“And there are many, many more examples of data analytics applications that can play a small part in decelerating the process of climate change – the more focus that organisations place on this, the brighter the outlook for our planet.”

Christian Lang, vice president EMEA at Commvault recognises the role big business has to play:

“Some sections of society believe that climate change will be solved by advanced new technologies, such as artificial intelligence, genetic engineering, or the Internet of Things.

“But on Earth Day 2019 it is important that we look a little closer to home when considering the challenge represented to our planet by climate change.

“If one person buys an electric car or cuts down their plastic consumption that is a good start, but imagine if three billion people actively make that kind of change.

“Ultimately, there is no ‘silver bullet’ to address the issue of climate change, but the more organisations and individuals can gather around the messages of organisations like Robert’s 2041 Foundation, the more positive the future of our planet will surely be.”

Rik Williams, head of data centre operations at Node4 highlights the need for eco-friendly technology:

“With climate change front of mind in recent times, this year’s Earth Day acts as a poignant reminder of humankind’s increasingly detrimental impact on our planet.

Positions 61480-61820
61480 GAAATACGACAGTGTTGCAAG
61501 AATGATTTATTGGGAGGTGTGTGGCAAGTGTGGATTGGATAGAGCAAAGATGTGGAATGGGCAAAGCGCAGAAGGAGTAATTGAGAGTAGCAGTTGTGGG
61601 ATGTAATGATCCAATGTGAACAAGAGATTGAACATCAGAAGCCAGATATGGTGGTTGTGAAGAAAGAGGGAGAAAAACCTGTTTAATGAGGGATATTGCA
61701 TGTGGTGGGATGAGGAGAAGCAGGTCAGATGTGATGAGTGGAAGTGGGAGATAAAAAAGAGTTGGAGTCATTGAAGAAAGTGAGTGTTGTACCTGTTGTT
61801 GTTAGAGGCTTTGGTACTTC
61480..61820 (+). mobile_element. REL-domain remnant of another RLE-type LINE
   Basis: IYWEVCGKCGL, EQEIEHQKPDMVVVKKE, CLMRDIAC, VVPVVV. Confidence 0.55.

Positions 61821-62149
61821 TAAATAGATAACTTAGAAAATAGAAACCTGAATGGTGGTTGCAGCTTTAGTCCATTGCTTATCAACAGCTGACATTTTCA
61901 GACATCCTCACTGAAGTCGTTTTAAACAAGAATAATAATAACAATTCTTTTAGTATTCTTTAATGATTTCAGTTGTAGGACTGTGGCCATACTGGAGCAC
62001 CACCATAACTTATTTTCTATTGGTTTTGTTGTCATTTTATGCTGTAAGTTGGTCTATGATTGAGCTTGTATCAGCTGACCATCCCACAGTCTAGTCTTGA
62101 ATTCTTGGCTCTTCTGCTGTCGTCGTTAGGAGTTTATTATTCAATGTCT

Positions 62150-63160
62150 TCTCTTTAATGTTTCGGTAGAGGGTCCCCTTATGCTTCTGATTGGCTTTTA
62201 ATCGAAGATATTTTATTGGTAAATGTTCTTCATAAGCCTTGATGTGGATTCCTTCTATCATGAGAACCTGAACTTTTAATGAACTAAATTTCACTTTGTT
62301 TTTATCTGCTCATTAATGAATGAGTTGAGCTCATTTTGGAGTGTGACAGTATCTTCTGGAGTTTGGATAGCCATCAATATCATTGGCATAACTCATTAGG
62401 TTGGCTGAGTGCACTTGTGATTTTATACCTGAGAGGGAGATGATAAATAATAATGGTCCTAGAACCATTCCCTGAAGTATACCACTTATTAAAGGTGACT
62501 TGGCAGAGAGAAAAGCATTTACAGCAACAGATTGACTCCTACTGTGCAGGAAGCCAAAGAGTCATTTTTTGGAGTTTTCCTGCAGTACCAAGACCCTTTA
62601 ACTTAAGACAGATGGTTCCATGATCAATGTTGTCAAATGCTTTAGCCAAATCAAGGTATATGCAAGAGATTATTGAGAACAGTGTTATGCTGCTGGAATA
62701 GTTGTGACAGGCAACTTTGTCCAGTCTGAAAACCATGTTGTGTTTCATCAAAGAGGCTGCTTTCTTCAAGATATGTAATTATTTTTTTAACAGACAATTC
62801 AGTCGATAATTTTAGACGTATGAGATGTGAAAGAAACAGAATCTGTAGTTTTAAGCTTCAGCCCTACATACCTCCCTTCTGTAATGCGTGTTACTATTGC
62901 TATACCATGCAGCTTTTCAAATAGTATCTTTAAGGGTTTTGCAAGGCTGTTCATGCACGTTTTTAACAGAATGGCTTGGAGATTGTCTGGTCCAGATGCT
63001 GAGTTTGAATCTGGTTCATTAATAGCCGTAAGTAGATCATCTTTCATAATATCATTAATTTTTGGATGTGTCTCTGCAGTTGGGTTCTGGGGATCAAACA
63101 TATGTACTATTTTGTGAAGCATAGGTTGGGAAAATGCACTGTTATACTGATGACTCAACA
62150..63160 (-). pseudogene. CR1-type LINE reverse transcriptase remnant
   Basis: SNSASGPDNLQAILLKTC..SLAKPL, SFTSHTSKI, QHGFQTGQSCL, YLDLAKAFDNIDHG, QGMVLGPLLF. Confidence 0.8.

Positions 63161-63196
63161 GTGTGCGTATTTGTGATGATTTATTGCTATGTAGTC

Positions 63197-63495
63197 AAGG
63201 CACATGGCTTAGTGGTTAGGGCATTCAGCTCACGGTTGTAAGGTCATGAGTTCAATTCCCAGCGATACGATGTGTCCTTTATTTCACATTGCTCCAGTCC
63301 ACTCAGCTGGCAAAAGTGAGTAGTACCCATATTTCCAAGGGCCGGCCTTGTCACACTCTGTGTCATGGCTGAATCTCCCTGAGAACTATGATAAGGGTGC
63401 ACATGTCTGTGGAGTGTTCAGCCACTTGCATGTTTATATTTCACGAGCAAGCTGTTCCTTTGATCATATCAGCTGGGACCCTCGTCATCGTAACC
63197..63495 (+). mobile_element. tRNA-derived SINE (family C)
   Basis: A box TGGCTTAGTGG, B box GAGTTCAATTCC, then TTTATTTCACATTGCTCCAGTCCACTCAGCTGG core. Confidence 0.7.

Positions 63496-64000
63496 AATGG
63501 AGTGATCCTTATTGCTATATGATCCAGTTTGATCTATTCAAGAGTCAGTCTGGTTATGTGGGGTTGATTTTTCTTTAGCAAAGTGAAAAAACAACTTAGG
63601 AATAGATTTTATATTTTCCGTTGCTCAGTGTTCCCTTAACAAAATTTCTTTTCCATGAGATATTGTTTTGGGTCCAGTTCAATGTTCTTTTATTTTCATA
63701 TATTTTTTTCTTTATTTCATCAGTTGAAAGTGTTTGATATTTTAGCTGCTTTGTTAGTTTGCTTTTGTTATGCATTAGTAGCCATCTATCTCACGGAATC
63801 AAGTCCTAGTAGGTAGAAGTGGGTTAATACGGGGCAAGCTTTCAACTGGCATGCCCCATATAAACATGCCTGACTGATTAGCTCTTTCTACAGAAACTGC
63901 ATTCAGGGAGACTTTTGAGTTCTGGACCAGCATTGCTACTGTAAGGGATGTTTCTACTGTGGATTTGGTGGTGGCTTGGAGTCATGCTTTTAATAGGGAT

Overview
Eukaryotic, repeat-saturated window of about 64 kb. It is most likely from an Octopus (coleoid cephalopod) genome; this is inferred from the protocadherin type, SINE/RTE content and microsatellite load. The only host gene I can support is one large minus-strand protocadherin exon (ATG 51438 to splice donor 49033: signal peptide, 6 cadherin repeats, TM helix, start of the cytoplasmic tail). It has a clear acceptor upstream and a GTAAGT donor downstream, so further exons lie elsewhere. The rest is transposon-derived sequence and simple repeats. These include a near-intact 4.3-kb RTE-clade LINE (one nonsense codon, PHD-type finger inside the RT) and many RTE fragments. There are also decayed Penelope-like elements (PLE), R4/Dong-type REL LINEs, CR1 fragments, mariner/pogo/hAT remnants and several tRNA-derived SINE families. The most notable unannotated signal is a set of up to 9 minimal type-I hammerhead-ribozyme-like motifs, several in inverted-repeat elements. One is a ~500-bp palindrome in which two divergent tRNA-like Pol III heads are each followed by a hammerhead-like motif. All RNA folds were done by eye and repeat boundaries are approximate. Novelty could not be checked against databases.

“While the IT industry is undoubtedly a contributing factor, many organisations are taking the initiative in using greener technology to make a difference.

“Data centre providers have a responsibility to follow sustainable principles and should be thinking about how to fulfil the requirements of businesses’ that are conscious of the need to deploy environmentally-friendly IT solutions.

“This means utilising the latest energy-saving technologies, such as cold aisle containment, free cooling chillers and adiabatic cooling systems in order to be more energy efficient.

“Using this technology is not only better for the environment, but could save data centres between 40% and 60% on air conditioning, reduce customer costs and, crucially, their impact on climate change.”